Dragons’ Den: Series 14, Episode 4
A marking tool for DIY was the only business to secure funding this week, while Deborah Meaden suffered through her “most frustrating ever pitch”…
Amongst the impressive range of products on display in the Den this week, only one had the potential to woo the Dragons, while a food business left a bad taste in the mouth after an extremely confusing pitch.
After her success with GripIt Fixings, Deborah Meaden was the only Dragon to make an investment in episode four by adding another tool business to her portfolio.
From dodgy branding to lack of longevity, read on for an account of what went down in the Den and what business lessons you can learn from this week’s pitches…
Concept: Eco friendly outdoor tap and shower for camping
Investment sought: £65,000 for 20% equity
Investment received: None
First to face the Dragons this week was Stuart Mason, who’d returned from his adopted home of Australia to try his luck in the Den with an eco friendly outdoor tap and shower for camping.
Mason claimed the pocket size silicon device could connect to any bottle to create a “flow controllable” tap or shower, with a litre bottle dispensing water over eight minutes and 30 seconds.
In 18 months of trading, SpaTap had hit turnover of £29,000 through the sale of more than 4,500 units at £14.95 in the UK and a wholesale value of between £4.50 to £8.50. The entrepreneur was also keen to point out its humanitarian and water saving applications, revealing the product had beaten 470 global entrants to take first prize in Standard Bank’s Water for Africa competition.
The Dragons seemed impressed with the product and Meaden – who made her first millions in British holiday parks – was first to ascertain its potential in the UK market asking what the 5.4 million camping families in Britain “currently do for water”.
“I’m just trying to understand the driver behind why you would buy this in the camping fraternity”, she said, pointing out that most campsites have running water and shower blocks “unless they’re completely wild”. She was left unimpressed by his suggestions of the sports and dog walking communities as possible markets: “I don’t want this to go wrong for you but you’re going to have to come up with something stronger than that”.
Nick Jenkins steered it back to the humanitarian angle but stressed that £4.00 was a lot for that environment: “You’d have to produce it at a price that was affordable in that market, which would mean your margin per item is tiny, which would mean it’s not going to be a huge business”.
Peter Jones had an even bigger concern: “Isn’t this going to pass on potential disease though?” – raising the possibility of shared taps outside latrines breeding cross-contamination in communities in the developing world.
Sarah Willingham thought it was a “really cool product”, seeing its potential for festivals, but worried it would be “too niche” for the consumer market. Alongside the sanitation issues raised by Jones, she was the first Dragon to exit the deal.
Meaden followed: “It’s quite a tight market, the camping market and you’re going to know really, really quickly if you’ve got something but I’m not convinced you have”.
Jones and Touker Suleyman were next to wash their hands of the deal, echoing Willingham’s points, leaving Jenkins as Mason’s only hope for investment.
However, he too was unable to put aside concerns about the potential spread of disease: “I hope you carry on with that and it doesn’t have any cross-contamination issues – I just can’t quite get past it and I’m afraid I can’t invest”.
Start-up business lesson: Although the Dragons clearly liked his idea, Mason did not have any evidence to disprove the enormous potential flaw of cross-contamination with his product, undermining what would have been it’s biggest selling point.
Concept: Franchise grill restaurant and range of sauces
Investment sought: £130,000 for 10% equity
Investment received: None
Next into the Den was an entrepreneur with a wholesale food business who knew exactly which Dragons were his best chance for investment: Jones and Willingham.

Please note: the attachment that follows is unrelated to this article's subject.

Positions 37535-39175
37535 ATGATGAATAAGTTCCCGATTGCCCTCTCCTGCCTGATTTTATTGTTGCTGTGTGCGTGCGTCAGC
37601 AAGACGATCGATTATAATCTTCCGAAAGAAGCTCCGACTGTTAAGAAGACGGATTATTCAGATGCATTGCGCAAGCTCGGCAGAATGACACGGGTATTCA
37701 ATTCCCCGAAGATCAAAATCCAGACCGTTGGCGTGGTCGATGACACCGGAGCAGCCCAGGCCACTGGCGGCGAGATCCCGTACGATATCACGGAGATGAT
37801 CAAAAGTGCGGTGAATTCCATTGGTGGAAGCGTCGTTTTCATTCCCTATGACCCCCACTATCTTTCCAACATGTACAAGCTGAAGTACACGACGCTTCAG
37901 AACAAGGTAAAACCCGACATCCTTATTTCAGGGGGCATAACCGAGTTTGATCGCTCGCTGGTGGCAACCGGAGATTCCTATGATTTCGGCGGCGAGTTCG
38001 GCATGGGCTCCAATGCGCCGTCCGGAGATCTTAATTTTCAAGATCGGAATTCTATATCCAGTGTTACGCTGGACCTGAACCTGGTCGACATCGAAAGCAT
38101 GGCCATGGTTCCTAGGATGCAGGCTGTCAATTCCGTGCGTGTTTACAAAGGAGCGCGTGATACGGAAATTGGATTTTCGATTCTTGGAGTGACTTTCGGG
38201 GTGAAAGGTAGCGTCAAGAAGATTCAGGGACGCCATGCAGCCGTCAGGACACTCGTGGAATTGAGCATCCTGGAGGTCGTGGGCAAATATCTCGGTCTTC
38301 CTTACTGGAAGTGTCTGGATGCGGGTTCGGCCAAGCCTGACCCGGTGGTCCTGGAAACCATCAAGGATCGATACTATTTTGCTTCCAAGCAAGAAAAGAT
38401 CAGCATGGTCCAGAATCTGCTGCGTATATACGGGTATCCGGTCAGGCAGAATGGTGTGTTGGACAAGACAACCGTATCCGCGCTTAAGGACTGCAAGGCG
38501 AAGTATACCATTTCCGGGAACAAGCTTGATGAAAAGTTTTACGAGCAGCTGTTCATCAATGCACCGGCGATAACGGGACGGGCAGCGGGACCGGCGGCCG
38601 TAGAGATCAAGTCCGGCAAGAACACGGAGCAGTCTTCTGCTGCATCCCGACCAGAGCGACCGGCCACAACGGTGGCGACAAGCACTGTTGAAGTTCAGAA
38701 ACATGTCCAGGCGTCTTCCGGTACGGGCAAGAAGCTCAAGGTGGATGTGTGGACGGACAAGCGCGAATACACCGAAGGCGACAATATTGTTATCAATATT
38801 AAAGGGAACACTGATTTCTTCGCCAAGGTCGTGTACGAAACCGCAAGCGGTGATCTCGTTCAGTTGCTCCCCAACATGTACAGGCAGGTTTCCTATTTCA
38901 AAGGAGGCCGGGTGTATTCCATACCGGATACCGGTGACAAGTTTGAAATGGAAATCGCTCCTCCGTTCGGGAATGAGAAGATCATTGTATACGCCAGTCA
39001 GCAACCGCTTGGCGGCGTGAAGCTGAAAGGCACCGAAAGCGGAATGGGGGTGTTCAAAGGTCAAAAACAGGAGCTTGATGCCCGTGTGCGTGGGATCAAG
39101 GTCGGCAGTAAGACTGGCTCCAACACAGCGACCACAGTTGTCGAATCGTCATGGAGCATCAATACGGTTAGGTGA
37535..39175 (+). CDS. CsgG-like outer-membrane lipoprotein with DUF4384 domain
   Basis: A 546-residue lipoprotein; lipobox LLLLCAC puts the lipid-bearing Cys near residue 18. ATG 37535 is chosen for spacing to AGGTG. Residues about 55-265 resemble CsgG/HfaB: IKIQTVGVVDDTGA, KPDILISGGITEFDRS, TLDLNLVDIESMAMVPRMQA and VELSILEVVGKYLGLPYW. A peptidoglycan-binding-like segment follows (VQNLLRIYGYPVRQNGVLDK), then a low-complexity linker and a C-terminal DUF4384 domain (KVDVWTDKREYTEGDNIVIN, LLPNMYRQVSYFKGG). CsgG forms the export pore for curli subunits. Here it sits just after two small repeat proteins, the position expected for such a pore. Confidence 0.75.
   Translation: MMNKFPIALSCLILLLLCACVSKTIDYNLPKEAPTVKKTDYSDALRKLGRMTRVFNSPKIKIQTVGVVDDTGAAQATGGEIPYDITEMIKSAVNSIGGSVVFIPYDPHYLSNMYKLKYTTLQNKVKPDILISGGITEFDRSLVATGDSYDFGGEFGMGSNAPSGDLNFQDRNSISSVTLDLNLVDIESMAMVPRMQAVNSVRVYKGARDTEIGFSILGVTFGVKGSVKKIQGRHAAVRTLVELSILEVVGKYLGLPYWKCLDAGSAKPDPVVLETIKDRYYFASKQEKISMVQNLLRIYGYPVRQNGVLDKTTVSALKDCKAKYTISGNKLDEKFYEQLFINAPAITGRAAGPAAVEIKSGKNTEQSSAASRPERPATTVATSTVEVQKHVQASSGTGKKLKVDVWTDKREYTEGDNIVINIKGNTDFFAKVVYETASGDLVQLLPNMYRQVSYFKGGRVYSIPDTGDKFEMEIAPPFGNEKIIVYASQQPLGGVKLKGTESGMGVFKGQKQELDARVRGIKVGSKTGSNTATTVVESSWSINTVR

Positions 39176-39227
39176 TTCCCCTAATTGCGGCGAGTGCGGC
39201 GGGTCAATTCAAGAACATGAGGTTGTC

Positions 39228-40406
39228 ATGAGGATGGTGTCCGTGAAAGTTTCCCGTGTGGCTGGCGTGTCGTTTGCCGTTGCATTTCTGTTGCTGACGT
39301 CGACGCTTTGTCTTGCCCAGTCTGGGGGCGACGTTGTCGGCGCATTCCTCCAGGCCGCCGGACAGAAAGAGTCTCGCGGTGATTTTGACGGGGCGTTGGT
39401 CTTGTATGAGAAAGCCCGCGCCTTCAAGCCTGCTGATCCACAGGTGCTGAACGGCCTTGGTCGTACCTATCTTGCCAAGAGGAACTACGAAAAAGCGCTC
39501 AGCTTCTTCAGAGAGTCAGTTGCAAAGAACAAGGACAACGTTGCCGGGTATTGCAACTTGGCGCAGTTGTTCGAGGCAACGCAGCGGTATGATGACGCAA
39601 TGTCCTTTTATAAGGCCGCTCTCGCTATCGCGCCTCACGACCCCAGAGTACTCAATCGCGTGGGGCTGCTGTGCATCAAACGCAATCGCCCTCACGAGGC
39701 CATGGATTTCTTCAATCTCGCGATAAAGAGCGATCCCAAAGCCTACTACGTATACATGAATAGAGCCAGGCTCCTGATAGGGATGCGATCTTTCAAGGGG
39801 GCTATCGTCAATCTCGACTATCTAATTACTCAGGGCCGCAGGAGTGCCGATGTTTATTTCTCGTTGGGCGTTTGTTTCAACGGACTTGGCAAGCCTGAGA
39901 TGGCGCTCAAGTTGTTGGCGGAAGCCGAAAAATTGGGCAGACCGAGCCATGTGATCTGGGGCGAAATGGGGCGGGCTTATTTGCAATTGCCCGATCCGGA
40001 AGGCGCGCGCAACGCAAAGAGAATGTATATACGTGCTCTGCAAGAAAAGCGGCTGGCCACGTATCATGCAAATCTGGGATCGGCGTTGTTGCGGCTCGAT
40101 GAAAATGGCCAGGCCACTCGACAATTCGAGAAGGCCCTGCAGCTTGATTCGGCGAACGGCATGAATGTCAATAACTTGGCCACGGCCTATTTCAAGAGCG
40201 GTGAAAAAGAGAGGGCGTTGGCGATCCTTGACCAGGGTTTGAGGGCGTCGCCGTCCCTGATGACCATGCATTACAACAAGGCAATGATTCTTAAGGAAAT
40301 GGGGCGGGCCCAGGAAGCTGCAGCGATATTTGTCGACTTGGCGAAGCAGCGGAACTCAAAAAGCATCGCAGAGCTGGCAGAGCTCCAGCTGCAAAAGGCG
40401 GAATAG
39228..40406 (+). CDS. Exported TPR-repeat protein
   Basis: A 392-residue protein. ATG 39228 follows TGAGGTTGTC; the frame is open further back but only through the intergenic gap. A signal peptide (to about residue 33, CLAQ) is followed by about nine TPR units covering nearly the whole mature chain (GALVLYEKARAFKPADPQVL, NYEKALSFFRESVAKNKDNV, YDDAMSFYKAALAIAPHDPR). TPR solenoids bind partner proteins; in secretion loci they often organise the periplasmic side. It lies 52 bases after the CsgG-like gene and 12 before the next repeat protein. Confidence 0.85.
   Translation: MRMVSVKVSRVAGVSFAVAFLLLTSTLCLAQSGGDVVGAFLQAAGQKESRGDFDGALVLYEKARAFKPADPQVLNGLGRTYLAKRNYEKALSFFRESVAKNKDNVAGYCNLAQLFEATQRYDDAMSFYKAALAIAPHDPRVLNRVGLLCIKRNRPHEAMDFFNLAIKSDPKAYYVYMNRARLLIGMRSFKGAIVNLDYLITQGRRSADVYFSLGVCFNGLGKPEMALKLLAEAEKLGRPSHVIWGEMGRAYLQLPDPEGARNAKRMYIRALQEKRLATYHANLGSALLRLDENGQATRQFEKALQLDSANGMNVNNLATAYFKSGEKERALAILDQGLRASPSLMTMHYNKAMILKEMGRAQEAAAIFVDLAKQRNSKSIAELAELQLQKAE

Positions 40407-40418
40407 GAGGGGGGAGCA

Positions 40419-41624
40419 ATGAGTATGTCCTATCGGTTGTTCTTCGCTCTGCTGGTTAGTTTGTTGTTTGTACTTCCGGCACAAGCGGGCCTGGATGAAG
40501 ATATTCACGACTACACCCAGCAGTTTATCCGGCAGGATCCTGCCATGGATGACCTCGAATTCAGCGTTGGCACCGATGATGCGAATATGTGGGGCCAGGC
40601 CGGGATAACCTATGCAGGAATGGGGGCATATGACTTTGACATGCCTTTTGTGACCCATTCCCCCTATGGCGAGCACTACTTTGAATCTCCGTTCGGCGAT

Faheem Badur, director of food product supplier Direct Wholesale and Investment Group, explained that in 2012 his business had got “a little bit adventurous” and launched a “fast casual restaurant concept” based around “flavours of the world”.
Peri’os, a chain of five franchised restaurants and one company owned, had also developed its own range of sauces, currently only available in restaurants but aiming to break into the retail sector. Last year the wholesale side turned over £1.5m and Badur aired his ambition of turning Peri’os into a global brand with the Dragons help.
Jenkins was confused: “We’ve got a business that is several businesses all meshed into one […] I’m still struggling to understand what I’m investing in. Am I investing in a restaurant supply business or am I investing in a restaurant chain?”
“You’re investing in both”, Badur explained.
Restaurant entrepreneur Willingham was keen to pick apart his franchise model: “I’m trying desperately hard to understand this. You opened a restaurant and somebody came along and said ‘Wow this is amazing I want to franchise it’”.
Badur’s explanation did nothing to unpick the confusing business model, exasperating Meaden: “I’m confused – would you just explain turnover, gross margin, overheads, net profit”.
Badur: “Turnover last year £1.5m, net profit £65,000”. But Meaden had to work extremely hard to get Badur to say he would produce £500,000 profit next year with his franchise.
Jones was not impressed with the menu: “I think this is something my kids could have put together. You’ve got about 12 products there, you’ve come up with the sauce and you’ve bottled it with a pretty average label. The most impressive thing is when you say you’ve turned over £1.5m I think that’s when everybody’s saying ‘Wow’. You’ve got us at that point.”
Jenkins didn’t understand the brand: “What does it mean? […] Brand relies on authenticity […] I just don’t really get the story, I don’t understand what this is.” Totally confused by the numbers and “mish-mash” branding, he became the first to exit the deal.
“This has been one of the most frustrating pitches I’ve ever sat through”, said Meaden. Badur tried to salvage it by offering a personal guarantee to double her money but could only offer his house. “Really, you think I’d turf somebody out of their house […] You’re not going to get an investment from me”.
Suleyman followed: “I think you’ve done great coming to where you are today […] but what worries me is you’re all over the place […] I can’t invest in you. I’m out.”
Before Badur’s double investment dream team of Willingham and Jones put his hopes to rest. Willingham explained: “You’ve done £1.5m turnover. I think that’s bloody brilliant. But I have no concept of where you make your money within the business […] no concept of how this could get rolled out and I have no choice but to say I’m out”.